I intend no disrespect to the multi-national quintet of humans who comprise this extraordinary cast by saying that the set is the most memorable feature of Du Goudron et des Plumes (“Tar and feathers”). To paraphrase the old Superman slogan: is it a plane, an alien space-ship, a raft, a pirate’s galleon, a flying carpet or just the windmills of our minds? Apparently, this design by Goury could be all this and anything else that we might want it to be.
This remarkable experience is a cocktail of circus skills, dance, mime, comedy and illusion all wrapped up in an absorbing package of ebullient physical theatre. It is a marathon run at the pace of a 400-metre dash, opening with the five performers being consumed by the descending “craft”. For the next 80 minutes this fearless five balanced upon, hung from, jumped off and swung around their (largely) airborne platform. It sprouted a plank from the prow of the “ship” (hence the earlier piratical allusion) on which they sat, bounced or walked; it tilted precariously, even when 20 feet or so above the stage with the acrobats still going about their business; or their unstable platform swung with increasing velocity in a horizontal arc just as if an old-style fairground version of that galleon. When stationed on the ground it became a playground of things to climb and balance upon. These episodes developed into something akin to an after-hours riot on a building site with slapstick smashing of plasterboard into dust, scaling vertical planks of wood and balancing on horizontal boards as they are bounced up and down by others.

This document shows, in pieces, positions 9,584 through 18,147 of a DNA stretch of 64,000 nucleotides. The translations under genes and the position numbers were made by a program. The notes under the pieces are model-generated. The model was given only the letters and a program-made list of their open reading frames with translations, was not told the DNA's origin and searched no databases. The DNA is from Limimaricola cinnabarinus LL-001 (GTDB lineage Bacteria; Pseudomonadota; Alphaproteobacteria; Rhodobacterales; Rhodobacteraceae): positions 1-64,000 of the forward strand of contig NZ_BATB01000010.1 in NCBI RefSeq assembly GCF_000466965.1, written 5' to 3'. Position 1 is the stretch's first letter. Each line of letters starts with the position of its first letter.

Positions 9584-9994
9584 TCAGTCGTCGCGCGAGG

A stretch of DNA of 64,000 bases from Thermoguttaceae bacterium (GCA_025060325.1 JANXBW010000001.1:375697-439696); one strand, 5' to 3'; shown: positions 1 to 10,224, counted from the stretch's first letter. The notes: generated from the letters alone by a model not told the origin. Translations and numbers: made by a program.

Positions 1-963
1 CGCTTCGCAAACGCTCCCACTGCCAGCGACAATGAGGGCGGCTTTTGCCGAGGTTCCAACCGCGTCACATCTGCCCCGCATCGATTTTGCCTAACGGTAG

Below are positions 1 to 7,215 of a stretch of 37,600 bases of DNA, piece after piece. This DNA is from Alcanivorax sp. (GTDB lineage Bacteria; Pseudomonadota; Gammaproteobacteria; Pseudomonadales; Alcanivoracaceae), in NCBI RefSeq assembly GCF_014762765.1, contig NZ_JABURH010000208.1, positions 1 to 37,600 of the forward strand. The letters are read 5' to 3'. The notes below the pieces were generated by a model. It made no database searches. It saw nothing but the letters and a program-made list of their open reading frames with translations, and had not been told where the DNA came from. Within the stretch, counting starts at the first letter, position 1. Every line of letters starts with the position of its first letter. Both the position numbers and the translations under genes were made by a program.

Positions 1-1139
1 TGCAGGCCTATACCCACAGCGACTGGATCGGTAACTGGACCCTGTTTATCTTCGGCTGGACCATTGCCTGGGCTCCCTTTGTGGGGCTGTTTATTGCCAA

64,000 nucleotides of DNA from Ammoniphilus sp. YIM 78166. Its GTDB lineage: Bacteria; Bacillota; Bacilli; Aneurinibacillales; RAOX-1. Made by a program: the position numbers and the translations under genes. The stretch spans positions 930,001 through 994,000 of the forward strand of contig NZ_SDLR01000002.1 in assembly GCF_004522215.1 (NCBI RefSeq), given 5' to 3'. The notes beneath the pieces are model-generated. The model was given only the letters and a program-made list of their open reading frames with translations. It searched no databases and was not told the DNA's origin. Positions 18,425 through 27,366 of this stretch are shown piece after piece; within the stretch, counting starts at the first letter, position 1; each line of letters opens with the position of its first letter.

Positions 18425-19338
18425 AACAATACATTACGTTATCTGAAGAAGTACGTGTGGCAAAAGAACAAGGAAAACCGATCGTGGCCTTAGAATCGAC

The show’s fast pace is all the more remarkable since the five are virtually ever-present throughout the show, although cleverly taking rotational “breaks” while still on stage. And while each gets a chance to show off their special virtuoso skills, the whole event is so well produced by Mathurin Bolze (also one of the performers) and his team that there is a marvellously coherent, seamless flow of activity. There is hardly a second wasted in transitions. The lone girl (26-year-old Maroussia Diaz Verbèke) is certainly as rugged and acrobatic in her extreme physical skills as any of the four guys and her bravery is emphasised by a taped shoulder. I find it hard to believe how these performers manage to get through any show without incurring casualties. Three of the five (Verbèke, Tsirihaka Harrivel and Erwan Ha Kyoon Larcher) are also part of a cirque quartet known as Mosjoukine (after a famous Russian silent film star). The fifth member of Compagnie MPTA is Tom Neal, a specialist in the gymnastic wheel.
It is no surprise that this excellent Company has enjoyed several creative residencies across France or that this is a repeat engagement following a sold-out run at the Barbican as part of the London International Mime Festival, last year. It is certainly an exciting physical ensemble which – on the evidence of this show, at least – sets outstanding and innovative skills within a clever structural framework.
We can ask ourselves who these people are and what they are doing? It occurred to me that they might be post-apocalyptic “Mad Max” renegades in a futuristic world, but this is a narrative that thrives on the enigmatic allure of so many allusions. Frankly, it is best simply to marvel at the slick brilliance of the cast and their interaction with this extraordinary set.